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From: TSS (
Subject: Canadian cattle industry is playing with fire, TIME FOR MANDATORY BSE TESTS
Date: September 30, 2004 at 11:22 am PST

Time for mandatory BSE tests

Sylvain Charlebois, Toronto Star

The Canadian cattle industry is playing with fire.

The producers are lagging behind in meeting the target of 8,000 cattle tested for bovine spongiform encephalopathy (BSE) by the end of this year, a target set by the federal government less than a year ago.

In Alberta alone, only 1,000 cattle have been tested for "mad cow disease," which is only 37 per cent of the target set for the province. Without radical adjustments to its testing policies, the Canadian beef industry will be unable to show its international trading partners that it can properly appraise risks correlated with food safety.

Evidently, producers are reluctant to send more cattle for testing, as they may end up finding a new case, thereby summoning further confusion and disaster to an already complicated issue. Producers are, moreover, discouraged from making set targets a priority because they now pay rendering organizations to transport the cattle or their carcasses. The current policies on BSE testing are ambiguous, strategically ineffective, and do everything but engage marketing empowerment for the cattle producers.

The current system does not offer comforting results, and very little is inhibited by governmental authorities. To meet these targets, BSE testing should be mandatory.

However, not only should testing be mandatory, but it has to be properly implemented.

Of all the stakeholders involved in the mad cow crisis, the federal government is the one that needs to financially support the industry in order to match global standards in food safety. Japan, which just recently discovered its 12th BSE case since 2001, tests all cattle, with no exceptions, and the Japanese government fully supports its industry. The case was diagnosed only five days after it was sent to slaughter.

In Canada, it took almost four months, from the time the ailing animal in Alberta was slaughtered on Jan. 30, 2003, until the actual BSE test on May 16. At the time, only some animals that showed visual symptoms of illness were tested, as evidenced by the fact that the Alberta cow was initially diagnosed as having pneumonia and was put down before entering the food chain.

Four-month impediments have proven not to be a very persuasive tool for convincing scrupulous food-safety-aware nations like Japan, formerly one of our most important foreign trading partners for beef related products, that Canadian beef is safe.

The federal government has enhanced testing standards for BSE, beginning in the spring, by augmenting the number of tests to 8,000 in 2004 and 30,000 in 2005. Unfortunately, as pointed out, the industry is nowhere near these targets, which are considered by many observers to be very low.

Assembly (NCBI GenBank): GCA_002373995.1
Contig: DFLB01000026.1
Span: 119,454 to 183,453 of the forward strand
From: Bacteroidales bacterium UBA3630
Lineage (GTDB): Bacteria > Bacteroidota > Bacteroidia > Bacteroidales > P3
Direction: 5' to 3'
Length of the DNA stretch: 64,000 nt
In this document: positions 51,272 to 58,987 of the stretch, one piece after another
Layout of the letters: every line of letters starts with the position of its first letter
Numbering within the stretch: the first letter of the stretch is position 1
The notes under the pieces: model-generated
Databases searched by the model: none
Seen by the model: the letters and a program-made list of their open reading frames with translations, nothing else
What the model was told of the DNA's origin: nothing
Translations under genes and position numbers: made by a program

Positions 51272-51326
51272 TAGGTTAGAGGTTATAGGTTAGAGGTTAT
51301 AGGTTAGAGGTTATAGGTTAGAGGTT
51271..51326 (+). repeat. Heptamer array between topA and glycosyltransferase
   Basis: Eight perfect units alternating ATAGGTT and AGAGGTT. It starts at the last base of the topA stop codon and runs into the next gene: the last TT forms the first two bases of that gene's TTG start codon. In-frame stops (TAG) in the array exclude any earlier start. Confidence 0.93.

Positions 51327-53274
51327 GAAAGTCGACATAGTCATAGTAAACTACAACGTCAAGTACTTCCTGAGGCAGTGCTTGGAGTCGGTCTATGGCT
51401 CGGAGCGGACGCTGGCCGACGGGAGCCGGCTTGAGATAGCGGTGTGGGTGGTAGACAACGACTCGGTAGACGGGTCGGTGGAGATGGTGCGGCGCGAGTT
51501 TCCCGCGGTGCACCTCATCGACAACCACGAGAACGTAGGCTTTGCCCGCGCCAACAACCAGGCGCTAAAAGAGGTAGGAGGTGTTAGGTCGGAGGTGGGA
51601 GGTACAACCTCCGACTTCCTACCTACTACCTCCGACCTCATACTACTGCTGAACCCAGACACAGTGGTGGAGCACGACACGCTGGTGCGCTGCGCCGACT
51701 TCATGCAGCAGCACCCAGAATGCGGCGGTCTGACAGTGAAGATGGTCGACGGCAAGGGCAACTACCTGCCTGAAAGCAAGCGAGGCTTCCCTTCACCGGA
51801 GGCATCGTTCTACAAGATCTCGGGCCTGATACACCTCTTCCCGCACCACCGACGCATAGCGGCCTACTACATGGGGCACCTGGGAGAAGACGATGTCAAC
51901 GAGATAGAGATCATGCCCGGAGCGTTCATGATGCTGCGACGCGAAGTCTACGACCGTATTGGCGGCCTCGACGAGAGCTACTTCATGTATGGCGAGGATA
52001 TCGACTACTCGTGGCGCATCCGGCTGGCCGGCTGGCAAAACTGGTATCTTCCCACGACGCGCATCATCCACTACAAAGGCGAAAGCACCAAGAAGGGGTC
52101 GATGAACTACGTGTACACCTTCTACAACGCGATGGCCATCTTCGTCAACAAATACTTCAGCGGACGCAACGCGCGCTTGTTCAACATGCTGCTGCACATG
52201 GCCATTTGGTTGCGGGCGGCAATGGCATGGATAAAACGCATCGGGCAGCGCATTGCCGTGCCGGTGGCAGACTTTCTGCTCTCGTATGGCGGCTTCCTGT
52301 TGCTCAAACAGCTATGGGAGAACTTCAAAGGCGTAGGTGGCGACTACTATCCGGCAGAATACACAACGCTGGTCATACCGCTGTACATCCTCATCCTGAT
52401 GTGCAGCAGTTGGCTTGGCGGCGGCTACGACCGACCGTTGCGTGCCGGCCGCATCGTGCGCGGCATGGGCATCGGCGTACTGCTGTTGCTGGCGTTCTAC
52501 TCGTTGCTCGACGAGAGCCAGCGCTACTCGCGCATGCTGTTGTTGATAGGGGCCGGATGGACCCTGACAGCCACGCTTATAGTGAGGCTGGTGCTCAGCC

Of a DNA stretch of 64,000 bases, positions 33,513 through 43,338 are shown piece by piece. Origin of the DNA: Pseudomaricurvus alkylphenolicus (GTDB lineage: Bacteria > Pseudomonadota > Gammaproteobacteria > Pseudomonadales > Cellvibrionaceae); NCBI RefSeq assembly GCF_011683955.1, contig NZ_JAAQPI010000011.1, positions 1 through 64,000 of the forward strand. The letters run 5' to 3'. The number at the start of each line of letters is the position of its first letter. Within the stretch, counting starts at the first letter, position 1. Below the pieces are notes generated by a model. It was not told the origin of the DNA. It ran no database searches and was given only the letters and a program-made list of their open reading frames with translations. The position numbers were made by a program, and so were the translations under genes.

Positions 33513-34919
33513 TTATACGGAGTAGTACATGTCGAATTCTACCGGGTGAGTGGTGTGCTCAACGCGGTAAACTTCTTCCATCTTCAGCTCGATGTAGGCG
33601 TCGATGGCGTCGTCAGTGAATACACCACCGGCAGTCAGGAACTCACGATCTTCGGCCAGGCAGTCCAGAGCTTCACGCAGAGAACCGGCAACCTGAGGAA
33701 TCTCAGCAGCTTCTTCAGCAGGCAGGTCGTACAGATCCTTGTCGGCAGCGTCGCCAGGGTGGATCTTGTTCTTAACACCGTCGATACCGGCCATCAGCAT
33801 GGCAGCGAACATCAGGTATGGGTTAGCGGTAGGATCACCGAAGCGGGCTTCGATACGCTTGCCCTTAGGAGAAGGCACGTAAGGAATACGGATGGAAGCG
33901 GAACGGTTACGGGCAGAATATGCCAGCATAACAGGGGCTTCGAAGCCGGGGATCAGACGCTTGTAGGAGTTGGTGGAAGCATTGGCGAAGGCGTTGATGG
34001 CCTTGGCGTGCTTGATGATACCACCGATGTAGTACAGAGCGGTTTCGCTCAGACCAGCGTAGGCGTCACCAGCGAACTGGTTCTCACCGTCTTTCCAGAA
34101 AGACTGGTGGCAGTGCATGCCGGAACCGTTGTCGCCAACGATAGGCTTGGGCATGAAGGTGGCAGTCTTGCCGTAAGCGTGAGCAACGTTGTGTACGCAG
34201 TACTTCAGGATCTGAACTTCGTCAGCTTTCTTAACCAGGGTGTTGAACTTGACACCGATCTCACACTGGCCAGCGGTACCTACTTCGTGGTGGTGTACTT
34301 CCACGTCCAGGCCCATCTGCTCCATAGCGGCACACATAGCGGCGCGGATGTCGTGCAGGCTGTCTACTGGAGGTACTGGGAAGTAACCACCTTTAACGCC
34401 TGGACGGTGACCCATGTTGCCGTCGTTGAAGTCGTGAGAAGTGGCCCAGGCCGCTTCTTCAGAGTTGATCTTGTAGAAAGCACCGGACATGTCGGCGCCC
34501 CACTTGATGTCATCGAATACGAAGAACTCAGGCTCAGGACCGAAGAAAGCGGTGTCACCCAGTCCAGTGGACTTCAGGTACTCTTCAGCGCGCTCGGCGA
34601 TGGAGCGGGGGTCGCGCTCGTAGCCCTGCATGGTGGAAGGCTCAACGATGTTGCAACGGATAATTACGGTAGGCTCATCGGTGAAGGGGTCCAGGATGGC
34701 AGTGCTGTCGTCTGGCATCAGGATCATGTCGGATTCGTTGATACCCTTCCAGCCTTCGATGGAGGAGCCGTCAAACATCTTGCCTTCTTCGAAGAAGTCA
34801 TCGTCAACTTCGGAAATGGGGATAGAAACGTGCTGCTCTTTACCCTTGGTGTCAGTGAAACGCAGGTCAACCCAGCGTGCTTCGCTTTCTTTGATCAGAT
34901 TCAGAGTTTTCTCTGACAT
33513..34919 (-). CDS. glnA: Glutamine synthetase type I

Financially, cattle producers are stretched to the limit and cannot afford supplementary operating costs. The industry needs an inclusive system that will work for both producers and foreign trading partners. A change in the current testing policies from the federal government is needed to make a workable testing strategy that will re-establish the industry's integrity.

Most industry observers would argue that mandatory testing for all cattle is futile in Canada. But many arguments can be put forward to counter the industry's perspective.

For example, scientific research is still at its embryonic stage, as we still need to learn more about the disease itself. Mandatory testing would serve as a palpable indicator that Canada takes the current outbreak very seriously.

Also, many technologies are readily available for the industry to use to assure swift and accurate testing. Four different companies in the United States offer an instrument worth $10 (U.S.) that would produce results in less than five hours. If the cost of technical staff and laboratory infrastructure are incorporated, additional costs per carcass in Canada would not exceed $50 Cdn. This is really a small price to pay to secure foreign opportunities for a struggling industry. The Canadian beef industry needs a federal government that will take the initiative in making BSE testing trustworthy.

Mandatory testing of all cattle in Canada would cost no more than $100 million (Cdn.) annually. While this is a considerable amount, it is significantly less than the billions of dollars that have been given to producers thus far in indemnity programs.

Mandatory BSE testing is needed in Canada not only to restore our credibility in terms of risk management, but also to create an opportunity for the Canadian beef industry to learn more about a disease that has relentlessly overtaken the agricultural-political agenda of many industrial nations.

Sylvain Charlebois, a food safety researcher, is an assistant professor in marketing in the faculty of administration at the University of Regina.


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